Today's jobs news, briefly: The official unemployment rate held steady at 9.6 percent. Overall employment fell, as government continued to shed jobs at every level, with the Census, state and local governments' altogether bleeding 160,000 jobs, more than twice the number created in the private sector.

Dan does the heavy lifting with the graphs and numbers. I want to give the report a bit of context.

If you feel like this jobs report is deja vu all over again, you're wrong. It's actual deja vu all over again, all over again. It's the same thing we've heard for the last four months.

-- Overall jobs declined, as they did all summer.
-- That's because we lost temporary Census jobs, as we did all summer.
-- We also lost thousands of state and local jobs, as we did all summer.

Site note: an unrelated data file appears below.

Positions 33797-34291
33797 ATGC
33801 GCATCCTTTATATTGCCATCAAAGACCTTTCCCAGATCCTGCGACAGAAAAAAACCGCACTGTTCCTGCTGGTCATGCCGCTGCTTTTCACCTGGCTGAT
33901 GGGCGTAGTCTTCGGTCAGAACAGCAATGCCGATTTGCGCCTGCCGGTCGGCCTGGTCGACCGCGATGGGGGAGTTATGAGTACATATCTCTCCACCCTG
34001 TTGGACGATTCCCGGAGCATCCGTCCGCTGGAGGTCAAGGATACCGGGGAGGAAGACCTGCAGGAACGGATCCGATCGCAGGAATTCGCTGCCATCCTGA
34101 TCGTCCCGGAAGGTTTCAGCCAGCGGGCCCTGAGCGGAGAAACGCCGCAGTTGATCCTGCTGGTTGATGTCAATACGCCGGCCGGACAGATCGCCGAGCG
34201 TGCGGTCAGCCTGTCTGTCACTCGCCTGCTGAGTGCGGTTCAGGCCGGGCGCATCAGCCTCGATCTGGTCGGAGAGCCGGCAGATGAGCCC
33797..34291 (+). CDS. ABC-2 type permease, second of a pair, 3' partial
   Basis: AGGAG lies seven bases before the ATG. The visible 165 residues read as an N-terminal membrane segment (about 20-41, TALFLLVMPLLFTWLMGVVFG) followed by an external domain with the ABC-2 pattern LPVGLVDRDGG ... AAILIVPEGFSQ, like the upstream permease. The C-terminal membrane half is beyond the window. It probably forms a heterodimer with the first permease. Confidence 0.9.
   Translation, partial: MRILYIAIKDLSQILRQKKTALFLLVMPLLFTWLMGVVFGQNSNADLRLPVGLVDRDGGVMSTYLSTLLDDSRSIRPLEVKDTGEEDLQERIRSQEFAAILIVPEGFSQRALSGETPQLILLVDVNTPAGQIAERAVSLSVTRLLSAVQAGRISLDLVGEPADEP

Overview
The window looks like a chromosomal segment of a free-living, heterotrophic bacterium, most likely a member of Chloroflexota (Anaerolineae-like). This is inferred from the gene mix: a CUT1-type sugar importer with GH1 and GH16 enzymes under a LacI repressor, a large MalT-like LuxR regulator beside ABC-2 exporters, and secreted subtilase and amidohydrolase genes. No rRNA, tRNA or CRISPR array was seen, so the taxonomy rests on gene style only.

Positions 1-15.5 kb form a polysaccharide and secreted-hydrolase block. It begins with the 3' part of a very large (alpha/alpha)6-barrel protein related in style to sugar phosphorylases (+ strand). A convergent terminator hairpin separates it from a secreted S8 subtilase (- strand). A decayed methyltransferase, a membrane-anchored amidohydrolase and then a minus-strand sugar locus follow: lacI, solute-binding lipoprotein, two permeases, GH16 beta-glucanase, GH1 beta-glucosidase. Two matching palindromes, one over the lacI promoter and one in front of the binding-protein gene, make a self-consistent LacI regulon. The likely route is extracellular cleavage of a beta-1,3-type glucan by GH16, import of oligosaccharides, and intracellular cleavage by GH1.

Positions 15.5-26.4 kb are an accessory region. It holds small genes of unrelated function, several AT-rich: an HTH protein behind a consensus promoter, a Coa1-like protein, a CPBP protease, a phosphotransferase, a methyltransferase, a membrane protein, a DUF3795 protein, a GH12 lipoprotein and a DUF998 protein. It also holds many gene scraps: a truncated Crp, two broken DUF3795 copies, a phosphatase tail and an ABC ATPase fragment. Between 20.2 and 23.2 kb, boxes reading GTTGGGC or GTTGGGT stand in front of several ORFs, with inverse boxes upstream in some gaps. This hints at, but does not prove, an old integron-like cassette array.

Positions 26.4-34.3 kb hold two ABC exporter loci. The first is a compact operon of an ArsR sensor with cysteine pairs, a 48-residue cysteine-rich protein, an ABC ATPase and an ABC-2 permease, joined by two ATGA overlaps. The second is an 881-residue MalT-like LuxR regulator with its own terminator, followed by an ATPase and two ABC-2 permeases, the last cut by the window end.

-- Private sector jobs went up a little, as they did all summer. In the late spring and summer, we averaged about 70,000 new private sector jobs a month. In September, we got 65,000 new private sector positions.
-- Discouraged workers still number over a million, as they were all summer.
-- The unemployment rate stayed over 9.5%, where it's been since the summer ... of 2009.
-- Health care led the way in private sector job creation, as it did all summer.

After an eds and meds decade, it's an eds and meds "recovery." Between 1999 and 2009, health care accounted for 5.2 million jobs, while the private sector netted about a million. The trend continues. Health care and education -- both handmaidens of government spending, you could say -- accounted for 40,000 new jobs in a month when private employment netted only 65,000 new positions.

unemp sectors 2010-09.PNG


Finally, I'd ask you to imagine the state of Missouri. Imagine the entire state unemployed. Now imagine the entire state out of work for more than six months. That's what we have, with 6.1 million Americans without a job now for more than half a year.

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